Caffeine has been around my whole life. Pepsi was one of my first words. I never got jittery or hyper when my parents let me have a drink. They still limited how often I got to have it, though. I loved the feeling it gave me; like I was calmer and more balanced. I could interact with people better. I was hooked right away. But I was still too little to get it whenever I wanted.

My dad was angry a lot and he used Pepsi and cigarettes to calm down. Mom would make coffee in the percolator and drink it all day long. She complained about the taste, but she drank it pot after pot. I saw the behavior all around me but I didn’t pay attention to it. I was in denial.

When I was old enough to go out on my own, I collected glass bottles for the deposit money or stole change to get my fix from the Pepsi machine in the back of TG&Y. For thirty five cents, I could get a cold can of Pepsi back when cans had a pull tab. I even carried a small pliers for when the tabs broke off on the can.

When I was old enough to get a job, I medicated my way through high school. I had a ritual of getting a Pepsi at the store across the street at lunchtime. I would have taken it to class all day long if it was allowed. My income was almost entirely spent on caffeine. I felt like an adult. I could buy my own gas and soda.

If I worked hard, I made sure I had a Pepsi to start with. If I was bored, I drank Pepsi. Accomplishments were celebrated with Pepsi. Socially awkward moments were smoothed out with Pepsi. Feeling frustrated? Have a Pepsi!

The first time I dried out was boot camp. It was the longest six weeks of my life. Everything else was easy enough, but going without caffeine was brutal. I used throughout my time in the service and moved back to Texas afterwards.

I got a small apartment and went on long walks. At some point I realized every direction I chose to walk was to a store to buy another soda. I didn’t have any friends and my soul activity was caffeine. I needed help, but there was no help at the time for a caffeine addict.

I tried to quit again. My skin crawled and I had sweats and shakes. I managed not to use for a while.

It never lasted long.

One day I had an open bottle of Pepsi in each hand trying to drink from both and my next thought was to go to another store to buy another soda. I was drinking enough to make myself sick. My saliva was thick and drooling and I could taste the caffeine running out of it in my mouth. It was going to kill me if I drank any more. I realized I had to spit for awhile and not drink any more even though that was exactly what I wanted to do. The sick feeling went away and I cut down for a few weeks again.

I had a high stress job in the correctional system at one point and started drinking Mountain Dew to cope. In no time, I was drinking eleven liters every day. I needed it to go to sleep, wake up and go to work to pay for more soda. I had completely gone from drinking for fun to just functioning. Realizing that I was paying four hundred dollars a month for soda helped me try to quit again.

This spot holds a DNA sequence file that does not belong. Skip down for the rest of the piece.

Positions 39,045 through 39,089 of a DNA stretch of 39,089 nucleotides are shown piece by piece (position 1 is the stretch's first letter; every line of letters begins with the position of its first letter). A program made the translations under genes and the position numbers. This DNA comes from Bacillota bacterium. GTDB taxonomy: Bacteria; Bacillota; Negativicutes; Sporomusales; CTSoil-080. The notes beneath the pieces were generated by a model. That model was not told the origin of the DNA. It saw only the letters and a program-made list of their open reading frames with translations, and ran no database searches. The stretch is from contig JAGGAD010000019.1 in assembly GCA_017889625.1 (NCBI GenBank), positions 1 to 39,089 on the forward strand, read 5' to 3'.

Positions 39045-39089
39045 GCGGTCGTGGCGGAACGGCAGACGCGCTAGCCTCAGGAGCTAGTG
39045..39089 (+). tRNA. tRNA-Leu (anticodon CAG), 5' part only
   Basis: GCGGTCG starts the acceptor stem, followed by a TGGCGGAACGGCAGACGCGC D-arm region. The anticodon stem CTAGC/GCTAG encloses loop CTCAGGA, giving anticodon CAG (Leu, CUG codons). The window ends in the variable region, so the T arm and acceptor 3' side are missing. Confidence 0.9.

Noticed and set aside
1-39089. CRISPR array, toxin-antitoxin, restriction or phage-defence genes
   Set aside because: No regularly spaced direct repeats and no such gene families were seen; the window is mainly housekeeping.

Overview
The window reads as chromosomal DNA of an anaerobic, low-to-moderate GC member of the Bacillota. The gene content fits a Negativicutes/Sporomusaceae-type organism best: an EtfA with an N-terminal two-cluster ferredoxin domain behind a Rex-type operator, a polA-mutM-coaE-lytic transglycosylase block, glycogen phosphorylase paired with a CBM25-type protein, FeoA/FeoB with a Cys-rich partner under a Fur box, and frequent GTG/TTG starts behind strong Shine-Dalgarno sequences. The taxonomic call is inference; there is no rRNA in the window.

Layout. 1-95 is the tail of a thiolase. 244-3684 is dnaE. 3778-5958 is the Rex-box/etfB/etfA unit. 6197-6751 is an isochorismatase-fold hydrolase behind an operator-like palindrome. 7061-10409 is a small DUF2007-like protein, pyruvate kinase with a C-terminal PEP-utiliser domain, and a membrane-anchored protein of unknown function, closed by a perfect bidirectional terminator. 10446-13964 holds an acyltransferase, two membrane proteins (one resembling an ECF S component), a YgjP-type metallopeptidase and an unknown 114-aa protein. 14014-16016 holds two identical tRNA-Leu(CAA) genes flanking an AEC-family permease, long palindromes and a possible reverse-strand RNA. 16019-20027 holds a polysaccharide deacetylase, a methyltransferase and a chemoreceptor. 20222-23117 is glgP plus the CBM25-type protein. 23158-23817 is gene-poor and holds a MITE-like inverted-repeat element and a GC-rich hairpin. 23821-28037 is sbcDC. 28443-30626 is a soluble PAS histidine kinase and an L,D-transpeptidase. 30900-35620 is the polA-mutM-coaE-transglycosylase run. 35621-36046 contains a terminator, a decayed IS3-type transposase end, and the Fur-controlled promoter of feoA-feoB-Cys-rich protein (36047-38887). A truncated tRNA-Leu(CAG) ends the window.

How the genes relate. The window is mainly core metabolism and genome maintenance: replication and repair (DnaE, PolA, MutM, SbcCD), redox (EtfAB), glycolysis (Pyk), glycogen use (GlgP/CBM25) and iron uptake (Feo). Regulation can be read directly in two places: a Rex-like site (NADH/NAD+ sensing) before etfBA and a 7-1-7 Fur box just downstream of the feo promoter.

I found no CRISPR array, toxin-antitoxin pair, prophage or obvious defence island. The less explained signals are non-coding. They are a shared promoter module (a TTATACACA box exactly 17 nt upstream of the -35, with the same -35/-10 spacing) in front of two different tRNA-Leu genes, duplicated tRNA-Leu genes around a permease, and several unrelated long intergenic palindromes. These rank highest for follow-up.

In a few years, I was working for a grocery store. I was hungry and didn’t have anything to eat until payday. We had a free coffee pot and I tried a cup for the first time. The caffeine didn’t do anything about my hunger like I had hoped, but I discovered I liked the taste of coffee.

From then on, I would get coffee and make fresh pots all day long. It was cheaper than soda and I was using more too. You could leave cold coffee in the pot a few days and I would still drink it.

I knew I had a problem. Someone told me about fake coffee made of chicory or other things. I tried taking that to work to get the taste without the drug with mixed results. After spending a lot of time and money in pursuit of a solution, I gave up on that idea.

I was using instant in my small apartment while working from home without regards to the consequences of not drinking any water. One day, I passed the first kidney stone. The pain didn’t stop my habit.

A few months went by before the next stone. I got checked out. I was wheeled in for surgery. When I woke up, the doctor showed me enough stones to fill a small bottle. I was assured that was over. I would be fine.

I continued to drink coffee and tried to drink water more often. A routine checkup found a possible foul up in my kidneys again. I knew I needed help.

Someone told me there was a meeting for people like me.

I had a six month supply of instant coffee and assorted paraphernalia for my habit. I had tried to quit so many times.

I called the number and participated in my first CAFAA meeting. I sold the coffee to a friend. I brewed herbal teas to replace the ritual of preparing caffeine.

I have to watch myself. I need to schedule things so that I don’t have any free time. Boredom and time to kill make it easier to slip back into old habits and change the way I feel. I have to accept that I have no control over my caffeine use.

I still have days that I want to change how I feel, but I don’t use. It isn’t easy to change lifelong habits, but it can be done!

I now avoid chocolate, cocoa, tea, coffee, energy drinks, and medications with caffeine. I attend at least one CAFAA meeting a week. After a few mistakes of eating chocolate by accident, I have stopped using since May 12.